David G. Campbell, Professor of Biology and Henry R. Luce Professor of Nations and the Global Environment, Chair of Environmental Studies Concentration, Grinnell College, and author of A Land of Ghosts: The Braided Lives of People and the Forest in Far Western Amazonia and The Crystal Desert: Summers in Antarctica

This complex, multivalenced historical ethnography of Acre state in the western Amazon unexpectedly portrays the rise of a Western-influenced cattle culture.  Rubber-tappers and subsistence farmers have contested the invasion of the cattle complex, especially in the 1970s and 1980s, under the leadership of legendary rubber tapper and activist Chico Mendez, who was assassinated in 1988 after internationalizing the plight of the rain forest.  Now, more and more residents not only accept but to some extent even valorize the "cattle-centric vision" of their rural society. Examining the cattle paradigm as a whole, Hoelle (anthropology, UCSB) notes how the perceptions and activities of the entire population have shifted, due not only to strong political and economic structures but also to powerful cultural factors involving issues of identity, social relationships, and cultural meaning.  The growing cattle complex has generated a Wild West atmosphere with the rise of cowboy culture, "country" music, rodeos, and beef barbecues across the population.  The author asserts that an understanding of the many perspectives within Amazonian Brazil is the crucial underlying factor in any viable move for forest protection.  The cattle culture presents itself as the best option- regionally, nationally, and internationally-for the pan-Brazilian quest for reconciliation of rural and urban and other critical issues.
Cattle culture now *is* Acrean culture.*Summing Up:* Recommended. Upper-division undergraduates and above
- P. Passariello, Centre College. Choice Reviews Online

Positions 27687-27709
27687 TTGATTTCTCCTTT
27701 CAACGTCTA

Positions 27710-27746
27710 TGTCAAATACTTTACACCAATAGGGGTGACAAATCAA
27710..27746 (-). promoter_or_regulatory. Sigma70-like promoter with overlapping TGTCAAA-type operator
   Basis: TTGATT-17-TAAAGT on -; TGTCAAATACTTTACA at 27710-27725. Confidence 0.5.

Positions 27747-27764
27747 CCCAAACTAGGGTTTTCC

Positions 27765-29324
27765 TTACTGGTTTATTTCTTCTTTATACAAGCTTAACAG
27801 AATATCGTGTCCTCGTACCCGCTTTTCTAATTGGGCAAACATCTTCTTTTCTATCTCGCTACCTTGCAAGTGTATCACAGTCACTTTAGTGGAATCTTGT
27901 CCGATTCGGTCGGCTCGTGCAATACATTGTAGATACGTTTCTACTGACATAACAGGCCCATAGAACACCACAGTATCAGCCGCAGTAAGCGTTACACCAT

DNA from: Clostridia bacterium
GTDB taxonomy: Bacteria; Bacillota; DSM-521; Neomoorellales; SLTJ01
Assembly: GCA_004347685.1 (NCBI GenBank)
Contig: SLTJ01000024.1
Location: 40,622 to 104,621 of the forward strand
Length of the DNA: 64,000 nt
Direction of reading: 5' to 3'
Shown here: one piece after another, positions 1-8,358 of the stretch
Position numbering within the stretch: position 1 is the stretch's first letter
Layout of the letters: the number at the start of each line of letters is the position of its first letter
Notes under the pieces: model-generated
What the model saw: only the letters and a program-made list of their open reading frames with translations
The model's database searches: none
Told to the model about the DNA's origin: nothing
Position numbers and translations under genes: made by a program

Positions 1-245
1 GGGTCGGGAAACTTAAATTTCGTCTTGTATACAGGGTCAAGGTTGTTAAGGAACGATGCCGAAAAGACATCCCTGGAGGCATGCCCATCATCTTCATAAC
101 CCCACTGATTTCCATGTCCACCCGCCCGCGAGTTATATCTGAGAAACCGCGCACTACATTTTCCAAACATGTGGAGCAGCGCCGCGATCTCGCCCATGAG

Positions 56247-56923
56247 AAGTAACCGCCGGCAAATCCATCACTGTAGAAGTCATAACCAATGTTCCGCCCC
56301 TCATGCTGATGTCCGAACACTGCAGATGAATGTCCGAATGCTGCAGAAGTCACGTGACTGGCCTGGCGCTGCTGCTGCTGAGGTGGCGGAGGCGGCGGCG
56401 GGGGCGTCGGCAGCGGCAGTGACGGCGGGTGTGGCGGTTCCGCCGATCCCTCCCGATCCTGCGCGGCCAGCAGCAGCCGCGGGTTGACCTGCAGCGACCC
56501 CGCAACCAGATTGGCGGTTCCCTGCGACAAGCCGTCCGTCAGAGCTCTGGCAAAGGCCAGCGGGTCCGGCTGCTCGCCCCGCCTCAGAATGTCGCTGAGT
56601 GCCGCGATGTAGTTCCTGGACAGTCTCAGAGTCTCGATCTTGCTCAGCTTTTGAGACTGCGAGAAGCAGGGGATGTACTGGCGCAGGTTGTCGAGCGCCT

"Hoelle’s insightful depiction of Amazonian transformations offers solid ground over which others may critically advance some of his key arguments. . . . arguably the book’s most important contribution: it bridges the research agendas of scholars who often talk past one another. . . . Rainforest Cowboys’s heterodox approach may be useful for a wide range of projects, from science and technology studies on emerging socio-natural entanglements to quantitative modeling of cultural beliefs. Rainforest Cowboys will inspire anthropologists working in a range of fields to critically engage with Amazonia’s shifting ecologies."
Current Anthropology

"For scholars and students of the amazon region and cattle cultures, Rainforest Cowboys offers a compelling account of the cultural importance of cattle and beef. . . . his in-depth focus on the Brazilian state of Acre can illuminate similar or contrasting cultural changes in other areas undergoing environmental change.”
Agricultural History

Andrew Revkin, New York Times Dot.earth and author of
The Burning Season: The Murder of Chico Mendes and the Fight for the Amazon Rain Forest.

 

Rainforest Cowboys illuminates one of the most salient yet least-explored dimensions of society and environment in Amazonia: the rise of cattle culture among smallholders, forest peoples, and large ranchers. While other studies have explored the economy of cattle ranching and its widespread adoption in the Amazon, Hoelle's book is the first to look closely at the cultural dimensions behind cattle raising’s ever-growing presence there. Historically informed, ethnographically rich, and enjoyable to read, it unravels the region’s emerging tangle of social identities, individual expectations, global markets, and economic development. Filling a major gap in Amazonian ethnography and human ecological studies, Rainforest Cowboys will no doubt become required reading for anyone aiming to understand the Amazon today.”
—Eduardo S. Brondizio, Professor of Anthropology; Co-Director, Anthropological Center for Training and Research on Global Environmental Change (ACT); and Chair, Advisory Council, Vincent and Elinor Ostrom Workshop in Political Theory and Policy Analysis, Indiana University Bloomington - See more at: http://utpress.utexas.edu/index.php/books/hoelle-rainforest-cowboys#stha...